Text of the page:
Two seemingly contradictory pieces have crossed my desk in recent days. Derek Thomson, writing in the Atlantic, reports that analyst firm IBISWorld is predicting that the fastest growth industry in the United States, for the next five years, will be digital voice – Vonage, the cable companies, and Skype.
Now, these are two very distinct categories of companies. The cable companies are running captive phone businesses that look and feel exactly like an old school telephone company, but deliver telephone calls across their cable infrastructure. Vonage, Skype et al, however are running services “over the top”, which is to say that they are layered on top of basic internet access.
Meanwhile across the pond, the ever-sanguine Dean Bubley points out that, despite their aspirations to move up the value stack, and thus increase revenues from their customer bases, mobile operators are doing little to help the companies that are actually creating value for customers* – the Googles, Youtubes, Hulus and Facebooks of the world. As a result, revenue is flowing to these third parties at the same time as the expense of running the high-speed networks that these parties depend upon grows.
Thomson writes that the rise of VoIP is the death of the landline. Voice has now become an application running on a network, and the previous incumbent telco monopoly owners of that application have both lost control, and not offered anything new of value. Innovations in the form of business model (the cable co bundles), or features (the Skype and Vonage applications) have all come from outside the industry. But as Bubley points out, many of those innovations could have been built upon a telco infrastructure, had the telco’s exhibited the foresight to understand the value of the services they offered and the customer data they were privy to, and found ways to market that to applications providers.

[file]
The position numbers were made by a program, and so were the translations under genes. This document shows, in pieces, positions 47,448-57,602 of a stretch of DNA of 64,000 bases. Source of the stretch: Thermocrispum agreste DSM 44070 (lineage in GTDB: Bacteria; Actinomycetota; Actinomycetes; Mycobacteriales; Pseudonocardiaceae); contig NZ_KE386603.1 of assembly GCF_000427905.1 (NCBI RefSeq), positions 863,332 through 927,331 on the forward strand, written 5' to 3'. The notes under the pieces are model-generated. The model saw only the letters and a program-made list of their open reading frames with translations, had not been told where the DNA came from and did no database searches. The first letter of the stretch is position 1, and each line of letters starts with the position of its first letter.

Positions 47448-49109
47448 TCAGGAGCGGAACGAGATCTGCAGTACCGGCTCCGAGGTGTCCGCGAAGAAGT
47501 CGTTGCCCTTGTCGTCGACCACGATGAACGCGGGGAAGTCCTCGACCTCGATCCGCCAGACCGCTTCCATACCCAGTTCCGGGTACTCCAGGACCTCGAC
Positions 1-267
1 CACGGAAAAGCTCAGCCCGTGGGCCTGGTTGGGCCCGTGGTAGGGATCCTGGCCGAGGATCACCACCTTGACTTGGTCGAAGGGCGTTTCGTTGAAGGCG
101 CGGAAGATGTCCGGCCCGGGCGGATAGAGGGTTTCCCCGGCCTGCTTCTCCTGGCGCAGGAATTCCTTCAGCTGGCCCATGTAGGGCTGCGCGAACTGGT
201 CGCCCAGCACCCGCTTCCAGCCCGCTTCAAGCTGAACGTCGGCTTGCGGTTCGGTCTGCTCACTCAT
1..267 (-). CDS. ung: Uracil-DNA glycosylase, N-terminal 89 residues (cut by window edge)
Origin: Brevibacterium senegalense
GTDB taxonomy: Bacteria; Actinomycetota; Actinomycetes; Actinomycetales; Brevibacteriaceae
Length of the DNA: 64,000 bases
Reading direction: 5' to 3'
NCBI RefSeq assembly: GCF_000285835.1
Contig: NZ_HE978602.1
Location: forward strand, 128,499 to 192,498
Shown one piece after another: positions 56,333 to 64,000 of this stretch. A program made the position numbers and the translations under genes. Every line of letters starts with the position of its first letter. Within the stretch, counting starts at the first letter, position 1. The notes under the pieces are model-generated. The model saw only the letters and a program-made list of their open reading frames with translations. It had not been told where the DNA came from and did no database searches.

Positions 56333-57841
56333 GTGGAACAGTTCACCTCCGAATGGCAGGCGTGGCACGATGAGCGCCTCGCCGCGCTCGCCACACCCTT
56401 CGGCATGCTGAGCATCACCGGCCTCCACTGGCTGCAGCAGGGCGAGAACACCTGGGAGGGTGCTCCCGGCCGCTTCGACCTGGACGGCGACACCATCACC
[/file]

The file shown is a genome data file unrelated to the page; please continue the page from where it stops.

These are not new ideas. Rebels in the communications industry, myself included, have been speaking at industry events like eComm, authoring documents like the Voice 2.0 Manifesto, and building business plans for a very long time.
The big question is whether mobile operators are destined to suffer the same fate as landline operators. Can mobile operators learn from the fate of the landline companies, or will they submit to the coming telepocalypse** that has already engulfed their brethren?
* Hat tip to Andy Abramson for the link to Dean.
** apologies to Martin Geddes for thieving the name of his excellent blog, Telepocalypse.